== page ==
Here we are again, at midquarter 2. As this is a Leap Year for both the Gregorian and theAbysmal Calendar, the dates on the Wheel of the Year after February 29th fall one day earlier than in non-leap years. This midway day normally falls on August 6th, the day when the US Air Force dropped the atomic bomb “Little Boy” on Hiroshima.
This day doesn’t seem to have any major or minor holidays associated with it. In Canada, it is simply a civic holiday, celebrated on the first Monday in August, named variously across the country. I think it deserves more than that.
If Feb 5th is the equivalent of Groundhog’s Day, May 6/7 the equivalent of Mother’s Day, maybe this should be theAbysmal Father’s Day, and Nov 4/5 would be something else – it already falls midway between All Soul’s Day and Remembrance Day.
At any rate, happy holiday to you, wherever and however you choose to celebrate it. The whenever is a given.
I don’t know about you, but I’m properly terrified.
the TED talk on CRISPR was welcomed with muted applause, I expect due to the power of this new technology, and what we have, historically, done with greatly powerful technologies (see: plutonium). It seems rather quick to jump to human trials, considering how little we know about the technology, and its potential to spread out of our control.
From the Guardian
A team of Chinese scientists will be the first in the world to apply the revolutionary gene-editing technique known as Crispr on human subjects.
Led by Lu You, an oncologist at Sichuan University’s West China hospital in Chengdu, China, the team plan to start testing cells modified with Crispr on patients with lung cancer in August, according to the journal Nature.
Crispr is a game-changer in bioscience; a groundbreaking technique which can find, cut out and replace specific parts of DNA using a specially programmed enzyme named Cas9. Its ramifications are next to endless, from changing the color of mouse fur to designing malaria-free mosquitoes and pest-resistant crops to correcting a wide swath of genetic diseases like sickle-cell anaemia in humans.
Trauma and Recovery – the Aftermath of Violence—From Domestic Abuse to Political Terror by Judith Herman, M.D.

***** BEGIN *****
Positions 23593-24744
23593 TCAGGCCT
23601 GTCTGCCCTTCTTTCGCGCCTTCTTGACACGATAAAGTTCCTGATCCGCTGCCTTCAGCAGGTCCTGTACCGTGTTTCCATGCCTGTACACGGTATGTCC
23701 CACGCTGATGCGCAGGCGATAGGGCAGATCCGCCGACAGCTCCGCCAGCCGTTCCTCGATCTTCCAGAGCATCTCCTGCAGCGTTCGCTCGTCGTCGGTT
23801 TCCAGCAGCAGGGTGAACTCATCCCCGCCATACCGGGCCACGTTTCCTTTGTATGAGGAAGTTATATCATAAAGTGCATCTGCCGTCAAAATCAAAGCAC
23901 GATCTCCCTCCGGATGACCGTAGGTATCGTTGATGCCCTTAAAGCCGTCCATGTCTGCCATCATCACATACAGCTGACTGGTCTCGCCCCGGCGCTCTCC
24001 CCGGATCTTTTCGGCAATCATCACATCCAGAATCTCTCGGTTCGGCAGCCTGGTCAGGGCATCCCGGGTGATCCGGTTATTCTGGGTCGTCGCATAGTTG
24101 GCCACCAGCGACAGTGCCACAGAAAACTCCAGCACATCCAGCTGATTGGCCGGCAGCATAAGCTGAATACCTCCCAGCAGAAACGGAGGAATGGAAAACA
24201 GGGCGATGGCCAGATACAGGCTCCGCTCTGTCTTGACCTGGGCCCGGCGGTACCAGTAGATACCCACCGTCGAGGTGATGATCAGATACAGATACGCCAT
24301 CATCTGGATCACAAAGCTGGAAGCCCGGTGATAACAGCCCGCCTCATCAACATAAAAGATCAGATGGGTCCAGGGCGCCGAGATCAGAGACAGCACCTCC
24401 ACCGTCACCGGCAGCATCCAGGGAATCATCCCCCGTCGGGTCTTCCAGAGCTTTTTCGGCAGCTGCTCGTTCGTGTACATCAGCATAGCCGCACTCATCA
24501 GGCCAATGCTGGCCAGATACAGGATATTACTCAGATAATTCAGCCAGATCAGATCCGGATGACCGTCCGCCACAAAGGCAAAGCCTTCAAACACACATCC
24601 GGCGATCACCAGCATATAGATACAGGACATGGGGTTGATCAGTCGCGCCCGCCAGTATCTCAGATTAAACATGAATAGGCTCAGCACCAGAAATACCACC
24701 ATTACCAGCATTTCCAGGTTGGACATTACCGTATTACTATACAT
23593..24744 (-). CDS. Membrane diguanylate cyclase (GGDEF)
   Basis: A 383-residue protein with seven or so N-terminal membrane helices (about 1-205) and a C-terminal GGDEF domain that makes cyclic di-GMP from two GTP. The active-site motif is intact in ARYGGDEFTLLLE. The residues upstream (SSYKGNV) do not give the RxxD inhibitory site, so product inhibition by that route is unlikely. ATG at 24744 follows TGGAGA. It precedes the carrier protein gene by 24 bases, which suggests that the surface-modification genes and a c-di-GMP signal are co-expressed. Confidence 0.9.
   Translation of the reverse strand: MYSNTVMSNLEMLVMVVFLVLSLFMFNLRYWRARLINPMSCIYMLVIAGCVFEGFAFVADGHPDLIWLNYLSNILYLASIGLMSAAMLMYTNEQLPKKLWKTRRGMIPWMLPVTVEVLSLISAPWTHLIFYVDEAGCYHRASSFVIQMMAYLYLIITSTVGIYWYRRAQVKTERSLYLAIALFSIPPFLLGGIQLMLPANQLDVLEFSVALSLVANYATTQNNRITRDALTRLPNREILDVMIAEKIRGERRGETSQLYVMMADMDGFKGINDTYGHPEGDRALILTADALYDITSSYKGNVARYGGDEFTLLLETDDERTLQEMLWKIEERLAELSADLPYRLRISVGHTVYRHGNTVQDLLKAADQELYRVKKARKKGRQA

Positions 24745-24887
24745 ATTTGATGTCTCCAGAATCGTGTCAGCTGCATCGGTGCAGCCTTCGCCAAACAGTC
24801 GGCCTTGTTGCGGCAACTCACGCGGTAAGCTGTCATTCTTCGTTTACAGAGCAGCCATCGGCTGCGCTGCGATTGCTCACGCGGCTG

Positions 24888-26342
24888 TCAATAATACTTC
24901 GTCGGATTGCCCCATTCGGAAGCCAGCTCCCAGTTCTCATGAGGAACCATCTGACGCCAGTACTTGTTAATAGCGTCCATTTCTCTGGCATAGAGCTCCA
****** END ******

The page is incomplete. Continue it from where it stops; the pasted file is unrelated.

PART 1 – Traumatic Disorders
Chapter 1 – A Forgotten History
The study of psychological trauma has a curious history—one of episodic amnesia. Periods of active investigation have alternated with periods of oblivion. Repeatedly in the past century, similar lines of inquiry have been taken up and abruptly abandoned, only to be rediscovered much later. Classic documents of fifty or one hundred years ago often read like contemporary works. Though the field has in fact an abundant and rich tradition, it has been periodically forgotten and must be periodically reclaimed.
This intermittent amnesia is not the result oof the ordinary changes in fashion that affect any intellectual pursuit. The study of psychological trauma does not languish for lack of interest. Rather, the subject provokes such intense controversy that it periodically becomes anathema. The study of psychological trauma has repeatedly led into realms of the unthinkable and foundered on fundamental questions of belief.
To study psychological trauma is to come face to face both with human vulnerability in the natural world and with the capacity for evil in human nature. To study psychological trauma means bearing witness to horrible events. When the events are natural disasters… those who bear witness sympathize readily with the victim. But when the traumatic events are of human design, those who bear witness are caught in the conflict between victim and perpetrator. It is morally impossible to remain neutral in this conflict. The bystander is forced to take sides. Read the rest of this entry »